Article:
A recent case at the Mercer County Fairgrounds, Celina police officers found a person on bath salts who was walking around barefoot and talking on his shoe as if it were a cell phone.
The downside after taking bath salts is the severe depression when the user finally comes down, Krites said.
Hunlock and Solomon said they try to get people help at St. Rita’s Medical Center in Lima, or arrange for help at places in Columbus, Dayton or Toledo.
With the drug being so new, medical and forensic research is still catching up.
“We are getting information, but it is through directives and articles,” Solomon said. “Some people think it is like crack cocaine, but I think people react to it more like it is LSD.
“They are trying to put together some training on it,” he said, “and we are trying to put together some protocol but it is just so new.”
The problem with developing an effective protocol spreads to Children’s Services.
“We have heard it is so new and the reactions so diverse that they can’t give you an effective protocol for caseworkers to follow,” Auglaize County Children’s Services Director Pat Knippen said. “Since this drug is so new, we don’t know how long before we can return kids safely into their home — so we are always going to error on the side of safety.”
There was one case where there was nothing medically wrong with a mother who had children except she was delusional. The hospital could not keep her but they wanted Children Services caseworkers to know. The woman, who did not come down from the high for several more days, stayed with her parents while the children stayed with a relative.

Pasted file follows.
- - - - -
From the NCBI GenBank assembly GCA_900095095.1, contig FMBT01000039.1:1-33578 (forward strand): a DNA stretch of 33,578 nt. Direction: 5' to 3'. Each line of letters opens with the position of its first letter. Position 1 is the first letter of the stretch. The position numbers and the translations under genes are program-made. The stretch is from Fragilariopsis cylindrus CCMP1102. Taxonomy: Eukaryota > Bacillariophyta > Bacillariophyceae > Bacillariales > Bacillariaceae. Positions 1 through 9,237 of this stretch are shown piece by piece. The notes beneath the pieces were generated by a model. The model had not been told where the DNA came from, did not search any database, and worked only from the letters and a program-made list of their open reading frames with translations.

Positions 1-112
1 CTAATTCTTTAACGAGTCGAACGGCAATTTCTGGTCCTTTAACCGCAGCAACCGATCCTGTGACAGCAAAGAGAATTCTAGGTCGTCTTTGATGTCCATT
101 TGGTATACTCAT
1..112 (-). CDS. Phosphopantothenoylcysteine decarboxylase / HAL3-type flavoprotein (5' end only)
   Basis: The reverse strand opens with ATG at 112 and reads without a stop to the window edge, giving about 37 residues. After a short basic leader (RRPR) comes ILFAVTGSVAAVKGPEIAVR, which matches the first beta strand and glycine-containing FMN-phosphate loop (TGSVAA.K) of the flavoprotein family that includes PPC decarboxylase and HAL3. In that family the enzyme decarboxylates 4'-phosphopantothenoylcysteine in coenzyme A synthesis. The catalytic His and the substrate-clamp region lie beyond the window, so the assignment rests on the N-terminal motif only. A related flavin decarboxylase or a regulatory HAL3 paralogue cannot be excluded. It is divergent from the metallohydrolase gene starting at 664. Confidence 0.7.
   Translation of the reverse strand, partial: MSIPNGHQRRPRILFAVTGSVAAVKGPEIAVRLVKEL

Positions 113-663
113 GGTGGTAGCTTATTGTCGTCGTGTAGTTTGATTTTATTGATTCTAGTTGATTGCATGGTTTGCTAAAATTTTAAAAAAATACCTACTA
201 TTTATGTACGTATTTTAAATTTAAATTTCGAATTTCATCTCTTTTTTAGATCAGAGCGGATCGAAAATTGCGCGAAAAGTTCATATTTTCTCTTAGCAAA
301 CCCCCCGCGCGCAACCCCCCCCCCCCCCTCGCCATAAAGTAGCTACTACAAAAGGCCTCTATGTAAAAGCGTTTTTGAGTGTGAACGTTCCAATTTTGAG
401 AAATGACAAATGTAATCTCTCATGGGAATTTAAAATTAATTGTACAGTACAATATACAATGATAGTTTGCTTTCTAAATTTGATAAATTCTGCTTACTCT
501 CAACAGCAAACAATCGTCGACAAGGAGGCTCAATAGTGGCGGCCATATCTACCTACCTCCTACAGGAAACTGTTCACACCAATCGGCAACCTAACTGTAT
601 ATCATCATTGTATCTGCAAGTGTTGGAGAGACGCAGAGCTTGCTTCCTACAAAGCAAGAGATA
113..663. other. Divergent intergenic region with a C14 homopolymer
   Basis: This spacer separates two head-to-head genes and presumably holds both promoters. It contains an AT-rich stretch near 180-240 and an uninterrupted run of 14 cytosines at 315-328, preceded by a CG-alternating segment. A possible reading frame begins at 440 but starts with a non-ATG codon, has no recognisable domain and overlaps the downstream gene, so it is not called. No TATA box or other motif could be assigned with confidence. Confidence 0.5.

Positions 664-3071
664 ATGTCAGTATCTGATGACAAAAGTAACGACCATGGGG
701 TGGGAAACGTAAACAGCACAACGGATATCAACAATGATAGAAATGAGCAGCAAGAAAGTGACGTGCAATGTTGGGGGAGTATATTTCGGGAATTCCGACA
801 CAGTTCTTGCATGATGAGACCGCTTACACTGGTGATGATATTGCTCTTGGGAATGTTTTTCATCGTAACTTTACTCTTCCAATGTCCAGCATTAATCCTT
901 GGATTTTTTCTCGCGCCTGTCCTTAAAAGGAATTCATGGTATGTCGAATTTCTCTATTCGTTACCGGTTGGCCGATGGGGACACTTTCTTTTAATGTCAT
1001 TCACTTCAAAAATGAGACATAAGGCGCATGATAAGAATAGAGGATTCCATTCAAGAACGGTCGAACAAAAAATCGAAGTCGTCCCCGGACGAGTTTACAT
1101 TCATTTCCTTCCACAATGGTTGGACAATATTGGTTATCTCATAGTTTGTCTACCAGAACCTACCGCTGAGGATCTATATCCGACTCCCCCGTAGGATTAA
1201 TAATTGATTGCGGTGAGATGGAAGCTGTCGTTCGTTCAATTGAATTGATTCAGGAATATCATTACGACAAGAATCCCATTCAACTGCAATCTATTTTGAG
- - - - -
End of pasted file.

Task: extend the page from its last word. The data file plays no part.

“We have a problem right now where 15 total children are not with their respective parents because we don’t even know when it is safe to send them back,” Knippen said.
One is in foster care, with the county paying for the children’s stay, while nine are with relatives. One parent lost custody of their child to the non-custodial parent because the custodial parent used “bath salts.”
“For our purposes, if you are using salts then they (children) probably won’t be with you for awhile and I don’t know how long ‘awhile’ is because nobody knows what the lasting effects of the salts are and how dangerous they are,” Knippen said.
Hunlock, Krites and Solomon agree people will likely need a hospital’s drug and alcohol component combined with the mental component.
Dr. William Tucker, who works at St. Rita’s Medical Center, said the protocol for a person admitted to the hospital on bath salts is the same as any other patient — they are evaluated, a medical screening is done and if there is a medical emergency then hospital personnel determine how to best take care of them.
“People on bath salts are coming in with various stages of symptoms, problems with their heart and breathing so we treat their physical ailment,” Tucker said. “There are those with psychiatric illnesses and we try to control them with anti-psychiotics and anti-anxiety medications — the extent of their illness varies from patient to patient.”
Tucker seconded the law enforcement findings, the psychological effects of a person on bath salts can last quite a while and “there is no clear cut cure for it.” He said there is no medication for a person on bath salts so time is the best way to deal with it — waiting for the effects of the drug to wear off.
He noted they did find a drug test, but the samples must be mailed out for testing so it is not very useful.
Tucker said they treat users as having both mental illness and addictions.
“They have psychiatric and substance abuse issues so we use a dual-pronged approach to treat them,” Tucker said. “They are very dysfunctional. It is difficult to find the underlying functional disorder while they are still feeling the effects of the bath salts so we do the best we can and we do everything we can to help.”
This is the second story in a three part series on bath salts.